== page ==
This is something a new paper in Global Ecology and Biogeography by Kyle Cavanaugh and colleagues hopes to set straight. Their study drew on a dataset of carbon storage and tree biodiversity from 59 plots across the tropics produced by members of the Terrestrial Ecosystem Assessment Monitoring  (TEAM) Network.

The great thing about this work is that all plots were surveyed using the same methods, meaning they should be reasonably comparable. All sites collected measures of aboveground carbon storage, genus diversity, functional diversity – by measuring wood density of trees and potential maximum diameter, and the mean value for wood density and maximum diameter for each plot. All of this was then analysed while trying to account for climatic differences between sites.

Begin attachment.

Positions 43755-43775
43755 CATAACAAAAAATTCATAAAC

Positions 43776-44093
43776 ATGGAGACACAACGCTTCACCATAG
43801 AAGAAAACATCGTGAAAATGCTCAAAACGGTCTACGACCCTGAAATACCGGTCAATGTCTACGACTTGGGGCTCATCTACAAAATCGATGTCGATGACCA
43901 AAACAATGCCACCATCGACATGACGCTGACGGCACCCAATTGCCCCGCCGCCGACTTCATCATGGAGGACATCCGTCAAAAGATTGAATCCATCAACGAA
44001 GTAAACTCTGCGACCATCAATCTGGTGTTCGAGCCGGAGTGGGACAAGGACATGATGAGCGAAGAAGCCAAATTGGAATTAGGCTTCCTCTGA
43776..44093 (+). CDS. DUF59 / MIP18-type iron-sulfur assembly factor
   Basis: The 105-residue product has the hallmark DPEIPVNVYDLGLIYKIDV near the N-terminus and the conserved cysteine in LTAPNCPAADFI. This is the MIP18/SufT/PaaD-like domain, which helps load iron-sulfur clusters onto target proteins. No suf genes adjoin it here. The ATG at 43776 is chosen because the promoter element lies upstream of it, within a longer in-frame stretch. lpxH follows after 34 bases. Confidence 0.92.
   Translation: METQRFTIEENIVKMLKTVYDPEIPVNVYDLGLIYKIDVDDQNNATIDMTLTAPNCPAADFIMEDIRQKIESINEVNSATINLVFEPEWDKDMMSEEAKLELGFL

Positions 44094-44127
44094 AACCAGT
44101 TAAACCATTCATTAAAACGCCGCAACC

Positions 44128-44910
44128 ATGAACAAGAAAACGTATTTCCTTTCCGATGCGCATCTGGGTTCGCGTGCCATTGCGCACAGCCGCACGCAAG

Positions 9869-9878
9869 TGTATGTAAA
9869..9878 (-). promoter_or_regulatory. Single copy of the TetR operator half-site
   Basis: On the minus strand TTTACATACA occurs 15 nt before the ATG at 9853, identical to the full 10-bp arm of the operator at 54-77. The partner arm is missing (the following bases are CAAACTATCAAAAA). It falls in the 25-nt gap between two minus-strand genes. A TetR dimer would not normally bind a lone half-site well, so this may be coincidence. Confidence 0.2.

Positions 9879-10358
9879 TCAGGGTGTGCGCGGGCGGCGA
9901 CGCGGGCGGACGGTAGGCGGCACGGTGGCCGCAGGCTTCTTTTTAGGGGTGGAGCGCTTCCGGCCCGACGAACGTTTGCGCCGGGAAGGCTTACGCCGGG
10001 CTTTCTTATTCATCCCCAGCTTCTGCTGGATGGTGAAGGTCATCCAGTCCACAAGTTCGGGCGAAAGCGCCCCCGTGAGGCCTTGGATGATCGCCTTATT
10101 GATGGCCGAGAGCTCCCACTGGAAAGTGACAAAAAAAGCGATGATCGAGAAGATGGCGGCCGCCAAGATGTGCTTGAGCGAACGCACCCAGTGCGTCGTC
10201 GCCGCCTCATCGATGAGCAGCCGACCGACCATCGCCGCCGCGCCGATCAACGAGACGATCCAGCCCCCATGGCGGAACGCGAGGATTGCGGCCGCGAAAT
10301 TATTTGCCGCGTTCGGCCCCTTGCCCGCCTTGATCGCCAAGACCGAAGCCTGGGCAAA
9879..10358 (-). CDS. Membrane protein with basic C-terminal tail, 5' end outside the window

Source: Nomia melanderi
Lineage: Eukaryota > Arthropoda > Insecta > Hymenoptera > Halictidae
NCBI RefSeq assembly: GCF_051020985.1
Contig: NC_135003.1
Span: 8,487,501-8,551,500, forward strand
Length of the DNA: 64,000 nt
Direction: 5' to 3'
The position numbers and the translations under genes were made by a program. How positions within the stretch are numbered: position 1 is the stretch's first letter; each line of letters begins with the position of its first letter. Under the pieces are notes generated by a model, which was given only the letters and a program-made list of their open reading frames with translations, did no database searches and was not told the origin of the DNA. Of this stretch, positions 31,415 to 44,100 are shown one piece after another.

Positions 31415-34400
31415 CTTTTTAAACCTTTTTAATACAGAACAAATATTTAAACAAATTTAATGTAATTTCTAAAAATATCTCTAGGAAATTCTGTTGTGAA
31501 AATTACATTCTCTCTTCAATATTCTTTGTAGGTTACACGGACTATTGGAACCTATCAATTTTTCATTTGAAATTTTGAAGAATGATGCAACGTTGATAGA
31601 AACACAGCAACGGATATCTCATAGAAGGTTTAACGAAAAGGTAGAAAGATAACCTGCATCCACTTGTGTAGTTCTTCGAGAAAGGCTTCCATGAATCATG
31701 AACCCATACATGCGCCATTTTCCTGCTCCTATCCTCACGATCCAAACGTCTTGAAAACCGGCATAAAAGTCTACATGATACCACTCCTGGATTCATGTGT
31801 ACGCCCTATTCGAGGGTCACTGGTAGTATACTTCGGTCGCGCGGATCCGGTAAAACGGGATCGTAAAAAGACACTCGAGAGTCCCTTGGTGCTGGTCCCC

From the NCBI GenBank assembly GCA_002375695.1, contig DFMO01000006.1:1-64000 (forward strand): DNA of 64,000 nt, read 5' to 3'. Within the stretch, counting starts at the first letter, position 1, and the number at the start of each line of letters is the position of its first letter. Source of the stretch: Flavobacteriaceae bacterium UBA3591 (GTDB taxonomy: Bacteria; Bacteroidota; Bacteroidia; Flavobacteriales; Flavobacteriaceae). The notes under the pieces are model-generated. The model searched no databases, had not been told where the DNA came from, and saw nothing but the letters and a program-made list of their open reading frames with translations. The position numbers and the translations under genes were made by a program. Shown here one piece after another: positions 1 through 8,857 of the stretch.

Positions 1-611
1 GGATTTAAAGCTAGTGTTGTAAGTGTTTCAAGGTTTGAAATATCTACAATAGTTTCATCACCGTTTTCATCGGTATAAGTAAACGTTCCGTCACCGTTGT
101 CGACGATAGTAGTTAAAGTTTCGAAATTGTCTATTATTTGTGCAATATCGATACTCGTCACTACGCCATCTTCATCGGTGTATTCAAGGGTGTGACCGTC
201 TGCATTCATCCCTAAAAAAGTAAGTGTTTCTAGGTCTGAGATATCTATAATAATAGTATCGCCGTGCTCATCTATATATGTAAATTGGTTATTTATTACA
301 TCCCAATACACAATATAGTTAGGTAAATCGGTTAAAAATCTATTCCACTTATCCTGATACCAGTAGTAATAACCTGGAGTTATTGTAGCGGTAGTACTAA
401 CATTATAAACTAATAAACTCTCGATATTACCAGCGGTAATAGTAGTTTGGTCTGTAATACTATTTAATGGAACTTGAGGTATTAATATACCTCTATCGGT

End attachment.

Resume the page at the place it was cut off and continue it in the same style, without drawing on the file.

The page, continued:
The general findings of the study were that both genus diversity and the mean potential maximum diversity of species appear to be  positively related to aboveground carbon storage.

Relationships between
Relationships between site (a) elevation and genus richness, (b) precipitation and functional diversity, (c) carbon storage and genus richness and (d) carbon richness and mean maximum diameter of trees. Stolen from the paper.

This enforces the view that diverse ecosystems are more productive and that large species may contribute a disproportionate amount of biomass – as I have written before. Very few studies have shown a relationship between diversity and biomass in tropical systems before, so this is exciting stuff.